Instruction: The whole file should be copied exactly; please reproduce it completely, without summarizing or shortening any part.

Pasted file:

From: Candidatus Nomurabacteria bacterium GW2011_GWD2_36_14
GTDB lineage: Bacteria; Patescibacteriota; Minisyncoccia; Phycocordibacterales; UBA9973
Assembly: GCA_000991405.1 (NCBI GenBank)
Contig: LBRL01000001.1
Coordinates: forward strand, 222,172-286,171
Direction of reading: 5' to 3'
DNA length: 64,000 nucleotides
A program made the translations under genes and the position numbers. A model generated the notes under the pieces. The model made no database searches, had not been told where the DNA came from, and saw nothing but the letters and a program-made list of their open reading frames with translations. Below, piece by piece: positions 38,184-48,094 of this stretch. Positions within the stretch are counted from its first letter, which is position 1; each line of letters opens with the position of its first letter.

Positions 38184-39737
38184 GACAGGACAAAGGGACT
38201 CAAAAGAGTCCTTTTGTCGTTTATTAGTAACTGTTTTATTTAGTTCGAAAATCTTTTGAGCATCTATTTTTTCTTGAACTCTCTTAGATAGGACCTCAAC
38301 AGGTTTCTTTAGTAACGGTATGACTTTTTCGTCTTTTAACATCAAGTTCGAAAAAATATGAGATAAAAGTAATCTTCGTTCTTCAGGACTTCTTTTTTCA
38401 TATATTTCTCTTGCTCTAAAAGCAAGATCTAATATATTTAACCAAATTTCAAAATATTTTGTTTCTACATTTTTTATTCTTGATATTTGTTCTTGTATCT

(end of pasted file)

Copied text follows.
From: Candidatus Nomurabacteria bacterium GW2011_GWD2_36_14
GTDB lineage: Bacteria; Patescibacteriota; Minisyncoccia; Phycocordibacterales; UBA9973
Assembly: GCA_000991405.1 (NCBI GenBank)
Contig: LBRL01000001.1
Coordinates: forward strand, 222,172-286,171
Direction of reading: 5' to 3'
DNA length: 64,000 nucleotides
A program made the translations under genes and the position numbers. A model generated the notes under the pieces. The model made no database searches, had not been told where the DNA came from, and saw nothing but the letters and a program-made list of their open reading frames with translations. Below, piece by piece: positions 38,184-48,094 of this stretch. Positions within the stretch are counted from its first letter, which is position 1; each line of letters opens with the position of its first letter.

Positions 38184-39737
38184 GACAGGACAAAGGGACT
38201 CAAAAGAGTCCTTTTGTCGTTTATTAGTAACTGTTTTATTTAGTTCGAAAATCTTTTGAGCATCTATTTTTTCTTGAACTCTCTTAGATAGGACCTCAAC
38301 AGGTTTCTTTAGTAACGGTATGACTTTTTCGTCTTTTAACATCAAGTTCGAAAAAATATGAGATAAAAGTAATCTTCGTTCTTCAGGACTTCTTTTTTCA
38401 TATATTTCTCTTGCTCTAAAAGCAAGATCTAATATATTTAACCAAATTTCAAAATATTTTGTTTCTACATTTTTTATTCTTGATATTTGTTCTTGTATCT